The management of Security and Exchange Commission (SEC) has been dragged to a Federal High Court in Abuja by a Co-operative investment and credit society company based in Port Harcourt, Rivers for alleged unlawful arrest and detention of its Managing Director and Chief Executive, Henri Kounougna and others.
The Security and Exchange Commission, Corptorate Office, Abuja
The company also in the sued, claimed that SEC unlawfully sealing its office for more than two weeks for allegedly operating without registration.
The plaintiffs, Flexus Global Solutions and Investment Limited and Port Harcourt Flexible Cooperative Investment and Credit Society Limited are demanding N500 million damages.
Flexus Global Solutions and Investment Limited is operator of Port Harcourt Flexible Co-operative Investment and Credit Society Limited, a multi purpose cooperative society set up to assist young professionals and investors with loan facilities to grow their businesses and accept cash investments from members.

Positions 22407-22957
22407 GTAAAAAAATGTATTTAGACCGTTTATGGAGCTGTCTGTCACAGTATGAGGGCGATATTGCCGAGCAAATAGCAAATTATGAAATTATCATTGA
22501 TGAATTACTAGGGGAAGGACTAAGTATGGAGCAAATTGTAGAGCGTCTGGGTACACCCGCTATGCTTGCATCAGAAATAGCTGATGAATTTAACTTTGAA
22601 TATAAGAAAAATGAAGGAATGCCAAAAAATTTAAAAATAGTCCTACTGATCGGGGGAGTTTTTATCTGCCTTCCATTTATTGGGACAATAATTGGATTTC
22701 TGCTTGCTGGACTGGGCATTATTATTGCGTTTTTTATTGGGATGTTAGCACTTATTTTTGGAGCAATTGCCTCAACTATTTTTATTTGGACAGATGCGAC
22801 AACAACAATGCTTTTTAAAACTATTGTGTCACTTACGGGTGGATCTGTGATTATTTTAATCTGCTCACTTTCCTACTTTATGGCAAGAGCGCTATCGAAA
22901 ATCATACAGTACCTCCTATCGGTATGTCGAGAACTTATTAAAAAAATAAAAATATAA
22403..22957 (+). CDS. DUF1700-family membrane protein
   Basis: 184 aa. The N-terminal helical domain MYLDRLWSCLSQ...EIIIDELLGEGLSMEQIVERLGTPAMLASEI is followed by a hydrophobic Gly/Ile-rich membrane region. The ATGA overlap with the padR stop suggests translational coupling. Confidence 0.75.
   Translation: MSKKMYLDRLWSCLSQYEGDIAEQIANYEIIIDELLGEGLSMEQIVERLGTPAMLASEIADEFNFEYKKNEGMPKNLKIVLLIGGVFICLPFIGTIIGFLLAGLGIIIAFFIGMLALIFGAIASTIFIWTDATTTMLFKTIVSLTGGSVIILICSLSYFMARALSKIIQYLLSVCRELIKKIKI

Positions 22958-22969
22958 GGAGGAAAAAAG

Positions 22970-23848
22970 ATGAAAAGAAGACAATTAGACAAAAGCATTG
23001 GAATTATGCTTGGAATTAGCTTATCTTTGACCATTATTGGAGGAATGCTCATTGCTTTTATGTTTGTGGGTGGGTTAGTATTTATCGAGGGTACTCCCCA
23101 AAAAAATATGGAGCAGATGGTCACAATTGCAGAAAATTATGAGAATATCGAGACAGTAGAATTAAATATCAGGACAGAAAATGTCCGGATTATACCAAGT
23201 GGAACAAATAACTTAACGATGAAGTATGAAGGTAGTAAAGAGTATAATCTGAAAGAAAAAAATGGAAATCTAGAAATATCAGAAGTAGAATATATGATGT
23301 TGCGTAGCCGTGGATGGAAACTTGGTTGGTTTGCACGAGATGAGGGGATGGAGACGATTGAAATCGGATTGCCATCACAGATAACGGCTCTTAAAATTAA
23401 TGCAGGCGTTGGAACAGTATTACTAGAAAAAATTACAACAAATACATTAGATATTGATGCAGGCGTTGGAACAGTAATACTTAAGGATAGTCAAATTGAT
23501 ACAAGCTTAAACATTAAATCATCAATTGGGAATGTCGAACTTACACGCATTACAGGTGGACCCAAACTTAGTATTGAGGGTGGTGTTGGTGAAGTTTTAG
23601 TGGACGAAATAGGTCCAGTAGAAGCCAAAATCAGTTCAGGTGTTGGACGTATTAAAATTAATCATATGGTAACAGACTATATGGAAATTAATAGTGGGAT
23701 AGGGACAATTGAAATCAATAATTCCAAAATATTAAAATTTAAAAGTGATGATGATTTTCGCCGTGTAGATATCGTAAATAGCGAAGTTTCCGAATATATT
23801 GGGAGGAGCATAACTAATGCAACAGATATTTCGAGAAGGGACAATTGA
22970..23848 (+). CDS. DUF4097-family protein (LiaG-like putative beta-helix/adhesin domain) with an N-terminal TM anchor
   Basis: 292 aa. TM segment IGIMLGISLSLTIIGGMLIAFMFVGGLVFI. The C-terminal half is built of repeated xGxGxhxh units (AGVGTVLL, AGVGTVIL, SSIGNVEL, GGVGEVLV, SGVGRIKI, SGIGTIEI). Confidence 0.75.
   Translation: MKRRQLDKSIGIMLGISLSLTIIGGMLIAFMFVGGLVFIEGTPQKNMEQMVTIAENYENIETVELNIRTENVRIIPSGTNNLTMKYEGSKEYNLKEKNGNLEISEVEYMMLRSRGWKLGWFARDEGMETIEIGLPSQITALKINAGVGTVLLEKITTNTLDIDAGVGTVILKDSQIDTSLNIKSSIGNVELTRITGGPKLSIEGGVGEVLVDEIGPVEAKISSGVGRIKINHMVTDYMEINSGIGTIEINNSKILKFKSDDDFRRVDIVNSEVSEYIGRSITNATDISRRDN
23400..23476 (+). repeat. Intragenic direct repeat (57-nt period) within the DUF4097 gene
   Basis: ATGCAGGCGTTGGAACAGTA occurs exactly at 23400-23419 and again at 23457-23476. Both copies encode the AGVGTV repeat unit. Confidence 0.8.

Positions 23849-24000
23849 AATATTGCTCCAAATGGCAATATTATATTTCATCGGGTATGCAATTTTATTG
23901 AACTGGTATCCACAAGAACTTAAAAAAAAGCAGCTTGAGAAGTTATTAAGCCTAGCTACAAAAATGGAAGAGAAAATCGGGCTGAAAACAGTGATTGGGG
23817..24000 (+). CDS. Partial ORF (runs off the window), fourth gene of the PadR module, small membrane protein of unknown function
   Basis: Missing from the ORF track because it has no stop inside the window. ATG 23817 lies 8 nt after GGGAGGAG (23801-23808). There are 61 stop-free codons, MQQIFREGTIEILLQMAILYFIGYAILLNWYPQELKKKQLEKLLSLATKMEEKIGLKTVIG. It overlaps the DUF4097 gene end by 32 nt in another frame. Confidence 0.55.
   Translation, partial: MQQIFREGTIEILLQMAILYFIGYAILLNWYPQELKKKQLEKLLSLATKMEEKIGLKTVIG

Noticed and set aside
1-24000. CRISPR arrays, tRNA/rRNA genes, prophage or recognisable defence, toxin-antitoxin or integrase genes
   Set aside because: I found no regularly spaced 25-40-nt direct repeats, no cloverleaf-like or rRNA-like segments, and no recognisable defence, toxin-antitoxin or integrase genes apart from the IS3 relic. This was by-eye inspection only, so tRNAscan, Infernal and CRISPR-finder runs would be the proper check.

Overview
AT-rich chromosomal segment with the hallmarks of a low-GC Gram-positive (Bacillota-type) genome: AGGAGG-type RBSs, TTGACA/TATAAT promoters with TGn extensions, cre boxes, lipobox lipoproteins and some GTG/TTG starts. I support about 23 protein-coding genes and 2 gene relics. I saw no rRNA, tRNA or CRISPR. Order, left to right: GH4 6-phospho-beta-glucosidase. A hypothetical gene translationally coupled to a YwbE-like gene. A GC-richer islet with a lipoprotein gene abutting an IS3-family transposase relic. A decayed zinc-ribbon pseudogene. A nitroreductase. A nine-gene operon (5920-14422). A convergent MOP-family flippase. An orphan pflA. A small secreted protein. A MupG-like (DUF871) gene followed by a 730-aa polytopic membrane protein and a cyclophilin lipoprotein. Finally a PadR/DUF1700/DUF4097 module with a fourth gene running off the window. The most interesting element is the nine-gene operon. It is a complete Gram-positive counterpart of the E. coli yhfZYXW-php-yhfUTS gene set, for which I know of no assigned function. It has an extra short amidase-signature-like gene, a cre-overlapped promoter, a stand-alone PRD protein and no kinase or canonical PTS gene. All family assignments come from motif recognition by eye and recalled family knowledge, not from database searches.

The company also demanded N200 million from SEC for alleged illegal confiscation of the company’s office gadgets/equipment, freezing of its bank accounts, including Kounougna’s account as well as the seizing of his international passport.
The plaintiffs prayed the court to interpret sections 28,38,54,152,153,315,and parts 1 and 2 of the Second Schedule to the Investment and Securities Act, No. 29 of 2007.
They asked the court to order SEC to de-freeze their bank accounts and pay damages for hardship caused the company and its workers.
Kounougna said officials of SEC invaded the company with policemen on November 25 and arrested workers and customers.
He said they were taken to the State Criminal Investigation Department (SCID) and detained.
However, while other detainees were released, admitted to bail within 24 hours, the managing director/chief executive officer said he was detained for four days in Port Harcourt and Abuja.
He gave list of items of the company in SEC’s custody as: seven laptops, two desk top computers, mobile phones, company transaction files, daily record books, among others that were carted away as at the time of invasion.